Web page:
Zahed steals a bicycle and his sister calls out “Thief! Thief!” He finally succeeds in getting carted off to jail!
The unwelcome outcome is that Zahed does not land in the same prison as his mother. Agonized by his situation, he screams and stamps his feet, setting off a prisonwide protest. Meanwhile outside the mother’s jailhouse Gol Ghoti, now entirely on her own, makes another attempt to rejoin her parent. She manages, with her tiny frame, to maneuver the massive knocker on the prison door. A voice inside the prison walls asks, “Who is it?” The response: “I’m the bicycle thief’s sister!” The moment resonates with great pathos.
Meshkini and the Makhmalbaf family have dedicated their recent cinematic endeavors to exposing the horrific social conditions in Afghanistan. The storyline for Stray Dogs is based on events witnessed by the director while visiting a prison where children were living inside with their convicted mothers.
Explaining the reference to the De Sica film, Meshkini states in an interview on the Makhmalbaf Film House web site: “After 25 years of civil war and fights against foreign armies, people in Afghanistan faced a situation very similar to the social and economic crisis in Italy during the years 1945-48. Stray Dogs is a film about people in the streets at a time when they have just come out of the inferno of a war.”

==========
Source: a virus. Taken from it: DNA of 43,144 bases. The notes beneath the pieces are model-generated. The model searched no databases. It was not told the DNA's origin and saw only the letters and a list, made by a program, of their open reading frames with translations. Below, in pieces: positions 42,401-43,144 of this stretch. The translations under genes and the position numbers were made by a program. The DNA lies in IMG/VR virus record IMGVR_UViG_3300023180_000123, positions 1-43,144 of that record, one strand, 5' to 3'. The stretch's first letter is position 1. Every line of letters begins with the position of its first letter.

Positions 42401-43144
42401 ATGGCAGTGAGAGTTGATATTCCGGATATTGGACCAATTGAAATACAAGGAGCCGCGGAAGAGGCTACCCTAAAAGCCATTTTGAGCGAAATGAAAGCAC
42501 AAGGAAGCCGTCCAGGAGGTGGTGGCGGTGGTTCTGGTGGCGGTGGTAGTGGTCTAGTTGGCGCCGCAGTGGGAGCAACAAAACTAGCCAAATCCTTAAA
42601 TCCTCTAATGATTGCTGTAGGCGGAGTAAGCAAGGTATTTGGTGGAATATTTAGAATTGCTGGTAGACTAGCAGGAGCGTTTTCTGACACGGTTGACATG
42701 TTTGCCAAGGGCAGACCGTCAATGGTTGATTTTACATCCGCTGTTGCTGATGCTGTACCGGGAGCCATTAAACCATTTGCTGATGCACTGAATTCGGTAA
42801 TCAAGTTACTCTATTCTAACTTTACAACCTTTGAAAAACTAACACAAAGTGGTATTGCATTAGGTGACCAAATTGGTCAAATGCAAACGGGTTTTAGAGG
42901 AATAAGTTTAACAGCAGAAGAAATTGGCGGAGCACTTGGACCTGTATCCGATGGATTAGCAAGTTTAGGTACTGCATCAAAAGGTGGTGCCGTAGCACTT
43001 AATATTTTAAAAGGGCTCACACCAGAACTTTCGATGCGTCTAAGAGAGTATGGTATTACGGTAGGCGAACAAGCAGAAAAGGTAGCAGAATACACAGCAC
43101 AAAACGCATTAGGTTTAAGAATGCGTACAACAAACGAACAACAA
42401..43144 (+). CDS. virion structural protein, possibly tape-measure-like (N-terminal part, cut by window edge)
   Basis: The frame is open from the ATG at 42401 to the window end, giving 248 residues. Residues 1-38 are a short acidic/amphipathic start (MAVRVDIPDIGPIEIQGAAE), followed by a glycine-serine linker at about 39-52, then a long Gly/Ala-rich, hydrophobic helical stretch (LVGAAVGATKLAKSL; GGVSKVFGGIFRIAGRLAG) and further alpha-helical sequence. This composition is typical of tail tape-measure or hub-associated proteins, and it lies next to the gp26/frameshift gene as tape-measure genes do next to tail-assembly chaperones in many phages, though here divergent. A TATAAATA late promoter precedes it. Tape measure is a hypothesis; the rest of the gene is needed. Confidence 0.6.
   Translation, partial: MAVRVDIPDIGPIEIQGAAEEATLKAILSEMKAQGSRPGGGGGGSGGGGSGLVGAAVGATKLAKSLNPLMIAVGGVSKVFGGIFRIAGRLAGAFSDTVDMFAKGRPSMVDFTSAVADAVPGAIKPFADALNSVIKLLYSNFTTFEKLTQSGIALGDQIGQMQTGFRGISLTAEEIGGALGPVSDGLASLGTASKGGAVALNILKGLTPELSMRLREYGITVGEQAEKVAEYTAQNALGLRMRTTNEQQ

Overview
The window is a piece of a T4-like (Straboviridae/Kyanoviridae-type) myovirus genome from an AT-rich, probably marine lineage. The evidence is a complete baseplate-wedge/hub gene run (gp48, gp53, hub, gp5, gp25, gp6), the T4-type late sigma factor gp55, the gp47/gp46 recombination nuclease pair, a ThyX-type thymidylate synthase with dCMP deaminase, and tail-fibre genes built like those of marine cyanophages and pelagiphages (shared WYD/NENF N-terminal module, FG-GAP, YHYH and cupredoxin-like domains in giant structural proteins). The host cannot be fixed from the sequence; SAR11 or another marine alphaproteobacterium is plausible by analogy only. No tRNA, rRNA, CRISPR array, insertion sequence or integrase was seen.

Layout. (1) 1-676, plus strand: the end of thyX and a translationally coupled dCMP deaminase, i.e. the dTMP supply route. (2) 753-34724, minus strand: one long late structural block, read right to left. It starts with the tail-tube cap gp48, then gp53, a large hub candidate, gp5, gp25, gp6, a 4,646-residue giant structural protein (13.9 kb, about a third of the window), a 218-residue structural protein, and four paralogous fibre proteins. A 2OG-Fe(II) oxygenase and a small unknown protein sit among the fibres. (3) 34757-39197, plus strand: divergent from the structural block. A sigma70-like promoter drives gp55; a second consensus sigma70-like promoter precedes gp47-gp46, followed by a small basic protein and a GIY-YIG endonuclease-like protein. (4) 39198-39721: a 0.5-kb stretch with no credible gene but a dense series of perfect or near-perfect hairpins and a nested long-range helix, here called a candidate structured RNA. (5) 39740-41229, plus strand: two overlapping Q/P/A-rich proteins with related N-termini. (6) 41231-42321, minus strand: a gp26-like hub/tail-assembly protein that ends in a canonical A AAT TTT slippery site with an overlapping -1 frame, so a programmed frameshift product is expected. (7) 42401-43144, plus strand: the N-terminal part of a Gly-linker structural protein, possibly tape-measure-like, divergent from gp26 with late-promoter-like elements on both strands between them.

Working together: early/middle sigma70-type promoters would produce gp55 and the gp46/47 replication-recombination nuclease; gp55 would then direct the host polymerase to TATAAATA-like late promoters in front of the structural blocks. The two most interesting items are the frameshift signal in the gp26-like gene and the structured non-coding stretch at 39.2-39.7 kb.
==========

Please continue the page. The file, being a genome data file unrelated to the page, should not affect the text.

Director Meshkini is aware that the US invasions of Afghanistan and Iraq were “not motivated by a wish to save the peoples of the two countries,” and that the “capitalist West looks upon the world as a vast market rather than a family of human beings.” This is a strong statement.
The film provides an infernal glimpse at a war-ruined country where no innocent and humane childhood is possible, where being thrown into a miserable dark prison is the best possible outcome!